Insurance companies have spent $17 million to defeat proposals to weaken or abolish the for-profit bail industry in the United States, a system that brings insurers $15 billion in business a year, according to a Reuters analysis of campaign contributions, company financial statements and interviews with more than three dozens experts on criminal justice, campaign finance or bail.
The spending has jumped more than 10-fold since 2010 as insurers have led the industry’s lobbying effort, targeting laws in more than a dozen states, the analysis shows.
The industry opposition comes as President Joe Biden and other Democrats have renewed calls to dismantle what they describe as a biased system that harms mostly low-income people.
Illinois last month enacted a law to abolish cash bail by 2023, but it had already ended for-profit bail in 1963.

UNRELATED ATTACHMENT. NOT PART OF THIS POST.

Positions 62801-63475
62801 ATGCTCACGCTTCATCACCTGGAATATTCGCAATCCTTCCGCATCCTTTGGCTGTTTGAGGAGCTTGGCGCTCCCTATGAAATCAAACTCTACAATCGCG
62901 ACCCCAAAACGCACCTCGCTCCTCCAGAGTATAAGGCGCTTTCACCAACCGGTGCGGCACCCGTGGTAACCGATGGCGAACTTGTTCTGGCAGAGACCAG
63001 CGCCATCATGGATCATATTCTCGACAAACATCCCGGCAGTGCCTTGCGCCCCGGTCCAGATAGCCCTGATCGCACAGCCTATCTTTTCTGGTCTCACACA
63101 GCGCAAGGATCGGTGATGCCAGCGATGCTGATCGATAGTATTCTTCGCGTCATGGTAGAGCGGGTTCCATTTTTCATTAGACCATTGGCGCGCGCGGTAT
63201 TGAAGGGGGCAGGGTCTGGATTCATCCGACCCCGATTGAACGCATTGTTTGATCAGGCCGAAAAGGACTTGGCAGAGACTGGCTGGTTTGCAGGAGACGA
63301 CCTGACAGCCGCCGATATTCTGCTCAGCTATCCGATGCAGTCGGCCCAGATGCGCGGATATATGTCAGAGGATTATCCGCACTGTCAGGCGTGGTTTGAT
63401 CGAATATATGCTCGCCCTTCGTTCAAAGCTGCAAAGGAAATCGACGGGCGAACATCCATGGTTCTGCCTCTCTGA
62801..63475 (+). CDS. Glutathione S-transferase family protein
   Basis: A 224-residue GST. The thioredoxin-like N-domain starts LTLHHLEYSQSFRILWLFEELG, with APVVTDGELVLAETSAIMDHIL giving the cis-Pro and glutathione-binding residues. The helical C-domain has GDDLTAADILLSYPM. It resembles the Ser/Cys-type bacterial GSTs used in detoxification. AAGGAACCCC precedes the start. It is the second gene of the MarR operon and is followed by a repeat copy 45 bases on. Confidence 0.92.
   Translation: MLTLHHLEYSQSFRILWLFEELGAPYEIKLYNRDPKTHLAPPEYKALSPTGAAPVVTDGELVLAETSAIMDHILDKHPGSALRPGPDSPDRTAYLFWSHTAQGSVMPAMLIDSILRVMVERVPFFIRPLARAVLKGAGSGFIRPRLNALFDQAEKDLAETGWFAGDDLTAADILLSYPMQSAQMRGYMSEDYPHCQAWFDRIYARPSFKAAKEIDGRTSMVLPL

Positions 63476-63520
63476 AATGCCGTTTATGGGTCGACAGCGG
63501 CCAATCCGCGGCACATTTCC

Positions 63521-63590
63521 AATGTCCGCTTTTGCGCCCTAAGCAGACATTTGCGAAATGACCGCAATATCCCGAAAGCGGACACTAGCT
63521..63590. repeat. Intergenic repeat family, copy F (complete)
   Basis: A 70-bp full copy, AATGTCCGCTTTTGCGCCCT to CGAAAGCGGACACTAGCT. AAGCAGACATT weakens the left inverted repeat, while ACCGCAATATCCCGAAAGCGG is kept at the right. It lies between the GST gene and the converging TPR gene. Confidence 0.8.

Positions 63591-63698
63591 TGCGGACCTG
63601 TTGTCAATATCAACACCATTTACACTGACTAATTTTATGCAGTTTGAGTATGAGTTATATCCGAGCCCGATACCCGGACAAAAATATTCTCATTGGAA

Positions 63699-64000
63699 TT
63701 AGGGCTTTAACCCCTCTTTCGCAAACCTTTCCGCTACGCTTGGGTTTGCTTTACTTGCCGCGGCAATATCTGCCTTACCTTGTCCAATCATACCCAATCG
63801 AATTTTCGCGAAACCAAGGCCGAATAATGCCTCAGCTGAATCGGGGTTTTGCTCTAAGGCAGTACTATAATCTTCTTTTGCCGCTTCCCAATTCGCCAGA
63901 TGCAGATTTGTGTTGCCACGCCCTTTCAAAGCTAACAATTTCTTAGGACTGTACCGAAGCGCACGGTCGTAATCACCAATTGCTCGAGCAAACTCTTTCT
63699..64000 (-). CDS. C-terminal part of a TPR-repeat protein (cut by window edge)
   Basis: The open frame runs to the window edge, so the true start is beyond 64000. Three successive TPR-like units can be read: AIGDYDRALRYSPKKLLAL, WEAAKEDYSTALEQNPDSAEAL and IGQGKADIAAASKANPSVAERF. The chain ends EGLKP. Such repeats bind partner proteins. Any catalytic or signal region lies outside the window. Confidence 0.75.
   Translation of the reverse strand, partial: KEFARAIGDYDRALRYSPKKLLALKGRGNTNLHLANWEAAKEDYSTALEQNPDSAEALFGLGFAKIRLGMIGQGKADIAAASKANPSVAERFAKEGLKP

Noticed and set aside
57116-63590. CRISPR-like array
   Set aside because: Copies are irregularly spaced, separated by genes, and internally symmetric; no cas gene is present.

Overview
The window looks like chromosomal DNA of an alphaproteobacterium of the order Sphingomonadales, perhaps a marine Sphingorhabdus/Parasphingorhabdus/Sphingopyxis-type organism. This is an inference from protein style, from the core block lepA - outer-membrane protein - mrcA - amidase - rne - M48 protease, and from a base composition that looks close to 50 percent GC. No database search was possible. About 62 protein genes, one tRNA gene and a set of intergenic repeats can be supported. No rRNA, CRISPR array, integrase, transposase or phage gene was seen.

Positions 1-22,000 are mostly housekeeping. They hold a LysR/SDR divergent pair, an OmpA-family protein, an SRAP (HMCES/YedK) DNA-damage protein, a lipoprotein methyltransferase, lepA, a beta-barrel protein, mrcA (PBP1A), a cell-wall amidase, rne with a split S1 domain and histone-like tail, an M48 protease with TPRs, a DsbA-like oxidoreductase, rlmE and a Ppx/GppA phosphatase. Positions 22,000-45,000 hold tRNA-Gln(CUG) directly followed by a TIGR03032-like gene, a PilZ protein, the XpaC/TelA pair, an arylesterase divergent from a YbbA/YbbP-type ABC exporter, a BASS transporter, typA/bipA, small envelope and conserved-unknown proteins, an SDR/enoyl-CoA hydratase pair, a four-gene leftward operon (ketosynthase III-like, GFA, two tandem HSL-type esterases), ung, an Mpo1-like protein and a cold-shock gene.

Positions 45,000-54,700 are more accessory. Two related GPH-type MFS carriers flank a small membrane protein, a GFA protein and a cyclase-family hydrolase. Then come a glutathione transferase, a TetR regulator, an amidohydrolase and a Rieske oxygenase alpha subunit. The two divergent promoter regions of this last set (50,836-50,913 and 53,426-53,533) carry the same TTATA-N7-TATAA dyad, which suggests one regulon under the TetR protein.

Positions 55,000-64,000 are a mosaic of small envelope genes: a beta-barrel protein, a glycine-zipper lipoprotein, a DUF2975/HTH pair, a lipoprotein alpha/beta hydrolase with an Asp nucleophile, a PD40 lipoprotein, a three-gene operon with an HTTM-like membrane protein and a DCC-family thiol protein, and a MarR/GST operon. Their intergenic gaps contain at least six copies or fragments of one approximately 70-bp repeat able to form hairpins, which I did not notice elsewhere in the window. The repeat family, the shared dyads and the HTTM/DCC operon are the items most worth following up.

The insurance industry has succeeded, however, in beating back such measures in other states, allowing insurers to increase sales even as public pressure grows to reduce or eliminate cash bail. In 2019, bail insurers increased premium income by 8%, according to insurance credit agency AM Best.
Bail is meant to ensure people charged with crimes appear in court. Amounts range from as little as a few hundred dollars to $100 million or more. Defendants who post the full amount are freed pending trial and typically get their money back.
Those unable to afford bail can buy a “bail bond” – insurance guaranteeing that the full bail…